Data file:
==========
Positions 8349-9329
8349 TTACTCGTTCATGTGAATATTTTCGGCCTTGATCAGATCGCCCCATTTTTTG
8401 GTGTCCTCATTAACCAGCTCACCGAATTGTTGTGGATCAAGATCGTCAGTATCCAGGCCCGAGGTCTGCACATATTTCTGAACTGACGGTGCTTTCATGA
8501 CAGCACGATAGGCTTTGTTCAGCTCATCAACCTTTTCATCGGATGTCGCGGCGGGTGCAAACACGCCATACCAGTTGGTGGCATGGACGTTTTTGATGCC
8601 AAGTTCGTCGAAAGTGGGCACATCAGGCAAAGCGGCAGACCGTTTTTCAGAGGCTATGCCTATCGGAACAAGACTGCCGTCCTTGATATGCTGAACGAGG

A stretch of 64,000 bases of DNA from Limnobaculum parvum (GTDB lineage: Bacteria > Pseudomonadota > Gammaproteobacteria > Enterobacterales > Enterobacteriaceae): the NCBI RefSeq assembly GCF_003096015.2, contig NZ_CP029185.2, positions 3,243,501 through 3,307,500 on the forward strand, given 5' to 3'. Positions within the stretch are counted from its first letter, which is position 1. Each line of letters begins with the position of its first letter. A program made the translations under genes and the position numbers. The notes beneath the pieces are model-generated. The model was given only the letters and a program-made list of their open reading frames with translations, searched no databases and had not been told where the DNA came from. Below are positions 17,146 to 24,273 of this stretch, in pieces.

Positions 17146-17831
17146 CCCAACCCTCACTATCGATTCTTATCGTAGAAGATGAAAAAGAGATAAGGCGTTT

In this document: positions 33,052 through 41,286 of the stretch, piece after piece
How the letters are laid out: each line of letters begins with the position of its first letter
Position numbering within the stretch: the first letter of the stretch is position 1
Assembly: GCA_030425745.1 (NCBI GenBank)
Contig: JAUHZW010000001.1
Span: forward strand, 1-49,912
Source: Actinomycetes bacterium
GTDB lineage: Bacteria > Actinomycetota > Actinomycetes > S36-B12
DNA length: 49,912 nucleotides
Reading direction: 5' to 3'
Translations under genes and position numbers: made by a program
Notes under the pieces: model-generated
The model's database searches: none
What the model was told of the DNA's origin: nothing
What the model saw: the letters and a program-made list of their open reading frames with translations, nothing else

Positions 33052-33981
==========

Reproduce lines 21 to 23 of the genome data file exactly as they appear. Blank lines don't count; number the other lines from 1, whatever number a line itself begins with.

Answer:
The model's database searches: none
What the model was told of the DNA's origin: nothing
What the model saw: the letters and a program-made list of their open reading frames with translations, nothing else